Sometimes it’s hard to remember, but Valve really does love their community. Really, they do. They’ve given us all sorts of things completely for free that most other companies would never consider even developing without selling it; Source Filmmaker, Alien Swarm and the Steam Workshop being particularly large examples. When we get mad at Valve for seemingly ‘forgetting’ about us, we have to remember that they’ve already gone way above and beyond the call of duty for the gadzillions of free updates they’ve pumped out for so many of their games. All right, Jeeves, I’m done with the soapbox. You can take it now.

I got in this mood because the First Community Contribution Update was on March 19, 2010, and it brought the first user-created content into the game for a proper release. In addition to some classic hats (like the Troublemaker’s Tossle Cap and Physician’s Procedure Mask) and weapons (like the Pain Train and the Homewrecker), it also created the Self-Made item quality, possibly the most respected item quality of all. The next day they made these new items craftable, as well as finally restoring the Camera Beard to the drop system. Before this, a glitch had caused Camera Beards to drop at the rate of weapons, to the point that they were given a unique recipe to smelt into scrap and even today vintage Camera Beards outnumber unique ones.

On March 21st 2011, Valve updated the Half-Zatoichi so it could be sheathed after touching a resupply cabinet, and updated the Hero’s Hachimaki to be tradeable. If these two Japanese-themed tweaks seem like a coincidence, it was probably just on Valve’s mind because the very next day they released the Japan Charity Bundle, designed to raise profits for the relief efforts for the 2011 Tōhoku earthquake and tsunami. Two new Japanese-themed hats, a Japanese-themed noisemaker, and then for some reason a third Japanese-themed hat that was sold separately from the bundle but still went to the cause. Perhaps it was a grouping error or something.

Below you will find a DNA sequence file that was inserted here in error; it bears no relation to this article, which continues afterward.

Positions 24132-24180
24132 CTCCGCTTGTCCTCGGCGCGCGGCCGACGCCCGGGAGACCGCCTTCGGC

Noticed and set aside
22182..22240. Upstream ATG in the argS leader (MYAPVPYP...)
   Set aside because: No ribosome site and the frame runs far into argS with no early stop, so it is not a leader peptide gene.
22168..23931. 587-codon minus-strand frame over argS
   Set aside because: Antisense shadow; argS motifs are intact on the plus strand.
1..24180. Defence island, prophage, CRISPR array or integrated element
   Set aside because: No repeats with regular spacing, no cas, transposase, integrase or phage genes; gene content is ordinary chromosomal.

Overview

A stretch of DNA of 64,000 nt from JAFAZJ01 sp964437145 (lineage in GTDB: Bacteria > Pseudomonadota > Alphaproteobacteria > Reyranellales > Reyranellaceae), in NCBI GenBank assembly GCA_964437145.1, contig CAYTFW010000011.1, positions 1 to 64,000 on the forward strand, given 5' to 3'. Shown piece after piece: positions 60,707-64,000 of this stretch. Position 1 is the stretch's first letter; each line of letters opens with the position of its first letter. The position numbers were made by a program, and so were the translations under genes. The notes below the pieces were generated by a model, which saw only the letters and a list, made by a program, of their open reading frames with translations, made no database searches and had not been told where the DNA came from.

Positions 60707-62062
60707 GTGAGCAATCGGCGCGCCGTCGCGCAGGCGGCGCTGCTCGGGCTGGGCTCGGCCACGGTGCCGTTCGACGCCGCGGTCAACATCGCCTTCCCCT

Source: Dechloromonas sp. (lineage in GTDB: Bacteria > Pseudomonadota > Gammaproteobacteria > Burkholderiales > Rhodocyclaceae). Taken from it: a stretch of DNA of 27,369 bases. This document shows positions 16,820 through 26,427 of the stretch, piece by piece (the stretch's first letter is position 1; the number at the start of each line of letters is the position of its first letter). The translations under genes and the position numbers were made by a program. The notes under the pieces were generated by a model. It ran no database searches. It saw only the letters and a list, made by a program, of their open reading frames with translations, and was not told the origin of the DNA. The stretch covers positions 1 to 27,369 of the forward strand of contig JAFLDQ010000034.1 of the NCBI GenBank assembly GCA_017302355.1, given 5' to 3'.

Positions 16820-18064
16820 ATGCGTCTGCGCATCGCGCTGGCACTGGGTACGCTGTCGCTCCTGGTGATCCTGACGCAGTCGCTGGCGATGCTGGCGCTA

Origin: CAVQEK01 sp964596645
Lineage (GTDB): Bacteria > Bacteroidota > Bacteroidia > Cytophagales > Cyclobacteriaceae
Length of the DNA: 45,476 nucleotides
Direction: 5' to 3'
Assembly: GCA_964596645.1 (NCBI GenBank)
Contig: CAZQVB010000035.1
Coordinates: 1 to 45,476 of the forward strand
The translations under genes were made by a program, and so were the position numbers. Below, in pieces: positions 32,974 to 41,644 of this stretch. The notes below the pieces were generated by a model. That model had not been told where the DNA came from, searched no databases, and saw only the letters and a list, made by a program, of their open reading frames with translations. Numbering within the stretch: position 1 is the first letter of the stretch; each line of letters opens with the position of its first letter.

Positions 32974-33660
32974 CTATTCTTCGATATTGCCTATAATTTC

And I got a lotta trivia to spout about on this last date, so let’s get cracking! Article ain’t over yet!

On March 19, 2013:

  • TF2 becomes the very first game playable on the Oculus Rift. I make a pact with myself that I will play TF2 in virtual-reality at least once before I die.
  • The Eureka Effect got its killicon back, something it lost during an update that had nothing to do with the Eureka Effect.
  • The Neon Annihilator gains a physics model, meaning it no longer sticks up straight after the Pyro dies. Part of the community is surprised that was even a bug.
  • The Big Earner can no longer accept the recent Long-Distance Kills strange parts. This is the second oddity among Big Earner parts, the first is that it’s the only knife that can accept Critical Kills.
  • The unused ‘tobor_a’ item quality gets removed. As Mann vs. Machine had been out for over a year, tobor_a’s status as unused test code was well-known and nobody lamented its passing.

And finally, Valve addresses an error on the woefully underpowered Manmelter. Since its release, its stats had claimed that its projectiles could not be deflected, which would go with its anti-Pyro design. Valve solved this problem by removing that piece of text instead of adding that functionality to the weapon. Alas.

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